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Thread: Cut Out Cards aka Viewing Mask

  1. #1
    Tin Can's Avatar
    Join Date
    Dec 2011

    Cut Out Cards aka Viewing Mask

    I have never used one, YET

    and read Howard Bond's tutorial about it right her on this Forum last week I WILL

    but not easy to refind on this page

    search is always hard

    Fortunately Alan Ross is easier to find and below is his treatise

  2. #2
    Land-Scapegrace Heroique's Avatar
    Join Date
    Nov 2008
    Seattle, Wash.

    Re: Cut Out Cards aka Viewing Mask

    I don't leave home without my 4x5 viewing card.

    I use it for just about every composition I plan.

    It's the single most under-valued field tool among LF photographers. I've made this claim before, and I'll make it again. It's the single most under-valued field tool among LF photographers. ;^)

  3. #3

    Join Date
    Oct 2015

    Re: Cut Out Cards aka Viewing Mask

    I used viewing cards for about 35 years, but, nowadays, I use an app on my iPhone that also allows me to record a snapshot of the composition. I've found this to be quite handy when back in the darkroom, looking at a neg, and thinking... "Hmm, I don't remember that branch/rock/partial tree/whatever being right on the edge of my composition." I'll look back through the snapshots on my phone and, yep, there it is; just didn't see it at the time. Always have to remind myself to pay better attention to the edges of the frame!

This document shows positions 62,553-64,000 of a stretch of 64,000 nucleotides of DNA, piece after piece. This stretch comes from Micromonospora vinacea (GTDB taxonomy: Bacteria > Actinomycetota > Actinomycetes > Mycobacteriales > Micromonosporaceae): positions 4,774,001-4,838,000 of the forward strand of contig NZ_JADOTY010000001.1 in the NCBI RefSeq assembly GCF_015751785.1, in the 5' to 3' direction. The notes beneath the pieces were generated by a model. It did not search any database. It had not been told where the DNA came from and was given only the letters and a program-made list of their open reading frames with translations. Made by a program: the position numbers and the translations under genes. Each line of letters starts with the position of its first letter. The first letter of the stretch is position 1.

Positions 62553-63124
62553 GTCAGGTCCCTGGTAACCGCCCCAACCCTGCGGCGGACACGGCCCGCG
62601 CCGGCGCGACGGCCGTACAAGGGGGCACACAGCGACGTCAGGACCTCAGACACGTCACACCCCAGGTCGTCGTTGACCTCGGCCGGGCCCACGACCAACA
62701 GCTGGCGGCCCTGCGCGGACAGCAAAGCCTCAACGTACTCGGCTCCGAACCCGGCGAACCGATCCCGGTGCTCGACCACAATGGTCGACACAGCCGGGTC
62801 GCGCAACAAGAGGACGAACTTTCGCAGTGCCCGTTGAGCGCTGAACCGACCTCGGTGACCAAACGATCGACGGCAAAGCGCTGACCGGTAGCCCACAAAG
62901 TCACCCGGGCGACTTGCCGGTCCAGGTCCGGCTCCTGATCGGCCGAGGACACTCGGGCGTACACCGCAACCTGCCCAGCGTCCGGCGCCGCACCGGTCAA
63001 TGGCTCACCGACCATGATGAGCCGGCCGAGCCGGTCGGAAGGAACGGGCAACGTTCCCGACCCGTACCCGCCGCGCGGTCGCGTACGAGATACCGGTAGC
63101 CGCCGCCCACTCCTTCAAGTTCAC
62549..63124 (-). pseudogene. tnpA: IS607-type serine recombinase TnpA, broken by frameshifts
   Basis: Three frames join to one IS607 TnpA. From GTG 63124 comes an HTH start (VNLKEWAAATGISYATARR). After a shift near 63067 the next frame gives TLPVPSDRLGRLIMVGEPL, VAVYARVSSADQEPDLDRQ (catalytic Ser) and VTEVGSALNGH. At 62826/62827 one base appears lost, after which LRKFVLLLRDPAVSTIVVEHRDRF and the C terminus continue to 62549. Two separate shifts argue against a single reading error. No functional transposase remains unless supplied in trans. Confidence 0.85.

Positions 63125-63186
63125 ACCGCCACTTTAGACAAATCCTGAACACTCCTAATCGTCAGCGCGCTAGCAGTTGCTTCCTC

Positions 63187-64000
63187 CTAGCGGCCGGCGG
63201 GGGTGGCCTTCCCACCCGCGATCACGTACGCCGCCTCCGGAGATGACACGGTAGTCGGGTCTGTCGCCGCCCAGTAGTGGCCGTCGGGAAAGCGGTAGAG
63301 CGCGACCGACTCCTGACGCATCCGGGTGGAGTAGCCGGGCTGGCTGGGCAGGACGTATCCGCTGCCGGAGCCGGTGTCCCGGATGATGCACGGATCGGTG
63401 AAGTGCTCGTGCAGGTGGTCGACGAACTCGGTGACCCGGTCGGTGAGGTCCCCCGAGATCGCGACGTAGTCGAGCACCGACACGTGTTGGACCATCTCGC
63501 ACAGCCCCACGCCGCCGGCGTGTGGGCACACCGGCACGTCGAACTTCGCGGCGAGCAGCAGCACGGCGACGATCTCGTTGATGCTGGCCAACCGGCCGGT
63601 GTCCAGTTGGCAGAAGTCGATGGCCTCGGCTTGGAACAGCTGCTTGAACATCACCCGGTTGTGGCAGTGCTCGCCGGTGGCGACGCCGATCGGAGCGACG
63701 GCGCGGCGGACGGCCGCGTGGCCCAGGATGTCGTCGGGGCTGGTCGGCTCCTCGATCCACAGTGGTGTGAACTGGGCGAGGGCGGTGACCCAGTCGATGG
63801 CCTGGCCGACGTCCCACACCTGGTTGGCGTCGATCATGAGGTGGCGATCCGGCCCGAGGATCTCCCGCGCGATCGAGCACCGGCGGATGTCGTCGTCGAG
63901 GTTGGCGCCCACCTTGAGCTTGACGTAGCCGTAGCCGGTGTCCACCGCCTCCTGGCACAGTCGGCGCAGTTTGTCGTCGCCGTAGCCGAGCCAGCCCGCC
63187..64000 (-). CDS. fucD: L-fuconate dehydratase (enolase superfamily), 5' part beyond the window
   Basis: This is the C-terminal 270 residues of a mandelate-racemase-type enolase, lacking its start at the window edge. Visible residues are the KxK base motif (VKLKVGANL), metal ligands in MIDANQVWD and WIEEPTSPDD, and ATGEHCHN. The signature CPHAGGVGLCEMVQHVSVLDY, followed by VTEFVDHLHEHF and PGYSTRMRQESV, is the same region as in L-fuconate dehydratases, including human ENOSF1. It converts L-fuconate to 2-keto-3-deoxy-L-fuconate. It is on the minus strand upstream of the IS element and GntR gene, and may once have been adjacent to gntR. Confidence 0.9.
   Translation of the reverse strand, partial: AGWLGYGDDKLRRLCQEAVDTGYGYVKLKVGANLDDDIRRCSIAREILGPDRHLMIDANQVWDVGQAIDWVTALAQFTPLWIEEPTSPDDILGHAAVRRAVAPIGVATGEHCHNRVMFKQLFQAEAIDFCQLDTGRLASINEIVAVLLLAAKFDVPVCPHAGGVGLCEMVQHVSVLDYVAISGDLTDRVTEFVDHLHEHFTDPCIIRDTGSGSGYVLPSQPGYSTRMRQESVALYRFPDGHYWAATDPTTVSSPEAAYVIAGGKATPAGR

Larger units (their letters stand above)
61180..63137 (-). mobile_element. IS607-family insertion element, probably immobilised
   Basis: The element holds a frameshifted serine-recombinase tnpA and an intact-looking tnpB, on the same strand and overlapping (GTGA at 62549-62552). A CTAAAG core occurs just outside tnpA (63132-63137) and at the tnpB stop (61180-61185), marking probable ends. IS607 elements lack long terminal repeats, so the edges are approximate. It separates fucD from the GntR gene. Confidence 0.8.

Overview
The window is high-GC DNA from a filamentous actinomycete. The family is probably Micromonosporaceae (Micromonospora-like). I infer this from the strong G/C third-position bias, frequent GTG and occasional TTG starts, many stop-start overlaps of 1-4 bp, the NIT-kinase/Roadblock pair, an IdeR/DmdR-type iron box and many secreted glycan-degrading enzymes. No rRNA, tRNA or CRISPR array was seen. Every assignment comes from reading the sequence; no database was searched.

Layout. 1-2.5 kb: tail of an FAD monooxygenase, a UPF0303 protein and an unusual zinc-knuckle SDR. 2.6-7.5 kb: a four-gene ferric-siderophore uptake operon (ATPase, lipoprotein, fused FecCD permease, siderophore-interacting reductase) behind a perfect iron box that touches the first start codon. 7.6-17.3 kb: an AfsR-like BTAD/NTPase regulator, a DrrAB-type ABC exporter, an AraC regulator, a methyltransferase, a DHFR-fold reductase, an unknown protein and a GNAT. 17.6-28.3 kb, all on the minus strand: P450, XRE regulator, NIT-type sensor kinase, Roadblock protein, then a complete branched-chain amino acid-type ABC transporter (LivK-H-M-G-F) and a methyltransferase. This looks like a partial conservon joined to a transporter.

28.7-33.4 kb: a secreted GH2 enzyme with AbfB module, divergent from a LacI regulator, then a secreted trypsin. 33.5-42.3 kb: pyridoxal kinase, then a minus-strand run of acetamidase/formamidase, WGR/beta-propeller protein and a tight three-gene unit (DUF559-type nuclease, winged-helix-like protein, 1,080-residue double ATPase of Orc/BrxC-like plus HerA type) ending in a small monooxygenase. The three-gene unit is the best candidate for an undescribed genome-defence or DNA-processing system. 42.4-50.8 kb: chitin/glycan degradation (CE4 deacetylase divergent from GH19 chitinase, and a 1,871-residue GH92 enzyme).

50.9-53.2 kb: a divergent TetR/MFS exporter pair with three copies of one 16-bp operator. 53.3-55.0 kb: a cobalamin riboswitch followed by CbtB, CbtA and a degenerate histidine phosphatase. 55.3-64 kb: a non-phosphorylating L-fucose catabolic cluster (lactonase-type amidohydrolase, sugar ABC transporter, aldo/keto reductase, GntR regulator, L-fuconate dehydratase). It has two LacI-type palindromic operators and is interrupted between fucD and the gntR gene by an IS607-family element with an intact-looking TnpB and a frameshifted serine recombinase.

4. #4

    Join Date
    Aug 2000

    Re: Cut Out Cards aka Viewing Mask

    A viewing card was good enough for Ansel, it's good enough for me. I am never w/o one for each of the formats I have with me. They do more than help me choose an image, they tell me which lens will do the best job of presenting my vision.

  5. #5

    Join Date
    Sep 1998
    Oregon now (formerly Austria)

    Re: Cut Out Cards aka Viewing Mask

    My viewing tool of choice is the good old Zone VI viewing filter. I use it less for the filtration (the Wratten #90, which is supposed to render tones in a similar way to b&w film) and more as a compositional aid. It really helps me find the right camera position and focal length (viewing frame distance to eye) as well as helping predetermine what movements I might need (you can tilt and swing the viewing frame easily). All a real time savings in actual set up time (or convincing me I don't want to set up at all). I rarely move the camera/tripod after my initial set up position, determined while using the viewing frame.



  6. #6
    Mark Sawyer's Avatar
    Join Date
    Jul 2004
    Stuck inside of Tucson with the Neverland Blues again...

    Re: Cut Out Cards aka Viewing Mask

    I used to use an old window mat that was too scuffed up to be presentable, or an empty 4x5 negative carrier. These days I just use my eyes. I think it mostly depends on how your brain sees, and what mood it's in.
    "I love my Verito lens, but I always have to sharpen everything in Photoshop..."

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